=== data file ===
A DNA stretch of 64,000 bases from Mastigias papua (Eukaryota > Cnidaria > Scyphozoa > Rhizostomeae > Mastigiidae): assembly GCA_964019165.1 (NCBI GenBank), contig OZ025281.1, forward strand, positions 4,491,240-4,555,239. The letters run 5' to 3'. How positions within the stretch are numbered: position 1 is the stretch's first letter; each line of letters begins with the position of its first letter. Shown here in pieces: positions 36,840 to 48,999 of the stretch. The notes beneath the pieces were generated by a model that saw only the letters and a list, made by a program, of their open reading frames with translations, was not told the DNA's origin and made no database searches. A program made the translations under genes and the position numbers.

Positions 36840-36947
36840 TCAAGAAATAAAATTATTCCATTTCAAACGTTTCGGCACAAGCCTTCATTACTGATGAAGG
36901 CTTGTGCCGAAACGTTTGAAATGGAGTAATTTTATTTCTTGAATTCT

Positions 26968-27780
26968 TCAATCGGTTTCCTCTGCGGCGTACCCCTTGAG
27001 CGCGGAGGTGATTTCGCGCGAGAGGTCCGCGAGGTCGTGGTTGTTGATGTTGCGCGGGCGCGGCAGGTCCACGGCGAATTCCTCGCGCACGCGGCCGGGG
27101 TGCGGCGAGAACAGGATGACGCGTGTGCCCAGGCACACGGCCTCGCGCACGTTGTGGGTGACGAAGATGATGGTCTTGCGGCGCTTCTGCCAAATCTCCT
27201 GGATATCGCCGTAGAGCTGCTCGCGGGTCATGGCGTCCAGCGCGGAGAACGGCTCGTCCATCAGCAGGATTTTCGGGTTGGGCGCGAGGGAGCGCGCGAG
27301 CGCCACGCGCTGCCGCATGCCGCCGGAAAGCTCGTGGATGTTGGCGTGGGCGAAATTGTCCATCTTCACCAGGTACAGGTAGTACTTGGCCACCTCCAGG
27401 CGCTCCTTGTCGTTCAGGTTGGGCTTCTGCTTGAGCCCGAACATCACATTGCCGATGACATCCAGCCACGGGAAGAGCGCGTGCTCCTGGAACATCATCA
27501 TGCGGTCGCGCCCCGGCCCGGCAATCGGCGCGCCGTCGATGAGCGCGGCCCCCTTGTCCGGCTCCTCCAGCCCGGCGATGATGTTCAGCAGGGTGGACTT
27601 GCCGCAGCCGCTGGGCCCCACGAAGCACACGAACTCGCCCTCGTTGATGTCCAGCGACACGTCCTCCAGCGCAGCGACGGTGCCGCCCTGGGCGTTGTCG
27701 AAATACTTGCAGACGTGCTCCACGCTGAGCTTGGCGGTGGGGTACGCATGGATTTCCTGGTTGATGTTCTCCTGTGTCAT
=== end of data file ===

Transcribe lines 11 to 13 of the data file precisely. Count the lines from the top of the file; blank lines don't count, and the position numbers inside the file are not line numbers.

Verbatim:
27401 CGCTCCTTGTCGTTCAGGTTGGGCTTCTGCTTGAGCCCGAACATCACATTGCCGATGACATCCAGCCACGGGAAGAGCGCGTGCTCCTGGAACATCATCA
27501 TGCGGTCGCGCCCCGGCCCGGCAATCGGCGCGCCGTCGATGAGCGCGGCCCCCTTGTCCGGCTCCTCCAGCCCGGCGATGATGTTCAGCAGGGTGGACTT
27601 GCCGCAGCCGCTGGGCCCCACGAAGCACACGAACTCGCCCTCGTTGATGTCCAGCGACACGTCCTCCAGCGCAGCGACGGTGCCGCCCTGGGCGTTGTCG